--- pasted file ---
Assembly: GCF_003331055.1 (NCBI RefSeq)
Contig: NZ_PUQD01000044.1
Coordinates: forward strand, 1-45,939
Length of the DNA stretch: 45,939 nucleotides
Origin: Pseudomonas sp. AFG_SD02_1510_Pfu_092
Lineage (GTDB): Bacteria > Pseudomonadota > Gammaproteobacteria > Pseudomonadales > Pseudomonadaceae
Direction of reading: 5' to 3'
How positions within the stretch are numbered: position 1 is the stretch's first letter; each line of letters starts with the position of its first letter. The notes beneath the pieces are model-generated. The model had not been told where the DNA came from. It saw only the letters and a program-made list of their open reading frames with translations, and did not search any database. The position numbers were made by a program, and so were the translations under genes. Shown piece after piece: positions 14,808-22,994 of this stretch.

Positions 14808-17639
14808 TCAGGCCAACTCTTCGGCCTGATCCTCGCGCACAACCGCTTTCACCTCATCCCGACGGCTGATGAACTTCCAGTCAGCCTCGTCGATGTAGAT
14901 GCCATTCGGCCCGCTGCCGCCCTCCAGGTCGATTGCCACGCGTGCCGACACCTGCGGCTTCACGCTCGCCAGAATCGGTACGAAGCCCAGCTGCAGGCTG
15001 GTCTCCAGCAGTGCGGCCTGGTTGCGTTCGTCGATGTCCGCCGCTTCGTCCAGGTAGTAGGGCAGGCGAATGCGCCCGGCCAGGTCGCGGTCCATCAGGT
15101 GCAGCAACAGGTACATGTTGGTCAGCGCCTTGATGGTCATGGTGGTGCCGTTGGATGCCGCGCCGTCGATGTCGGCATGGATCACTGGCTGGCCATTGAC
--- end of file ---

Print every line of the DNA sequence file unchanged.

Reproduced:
Assembly: GCF_003331055.1 (NCBI RefSeq)
Contig: NZ_PUQD01000044.1
Coordinates: forward strand, 1-45,939
Length of the DNA stretch: 45,939 nucleotides
Origin: Pseudomonas sp. AFG_SD02_1510_Pfu_092
Lineage (GTDB): Bacteria > Pseudomonadota > Gammaproteobacteria > Pseudomonadales > Pseudomonadaceae
Direction of reading: 5' to 3'
How positions within the stretch are numbered: position 1 is the stretch's first letter; each line of letters starts with the position of its first letter. The notes beneath the pieces are model-generated. The model had not been told where the DNA came from. It saw only the letters and a program-made list of their open reading frames with translations, and did not search any database. The position numbers were made by a program, and so were the translations under genes. Shown piece after piece: positions 14,808-22,994 of this stretch.

Positions 14808-17639
14808 TCAGGCCAACTCTTCGGCCTGATCCTCGCGCACAACCGCTTTCACCTCATCCCGACGGCTGATGAACTTCCAGTCAGCCTCGTCGATGTAGAT
14901 GCCATTCGGCCCGCTGCCGCCCTCCAGGTCGATTGCCACGCGTGCCGACACCTGCGGCTTCACGCTCGCCAGAATCGGTACGAAGCCCAGCTGCAGGCTG
15001 GTCTCCAGCAGTGCGGCCTGGTTGCGTTCGTCGATGTCCGCCGCTTCGTCCAGGTAGTAGGGCAGGCGAATGCGCCCGGCCAGGTCGCGGTCCATCAGGT
15101 GCAGCAACAGGTACATGTTGGTCAGCGCCTTGATGGTCATGGTGGTGCCGTTGGATGCCGCGCCGTCGATGTCGGCATGGATCACTGGCTGGCCATTGAC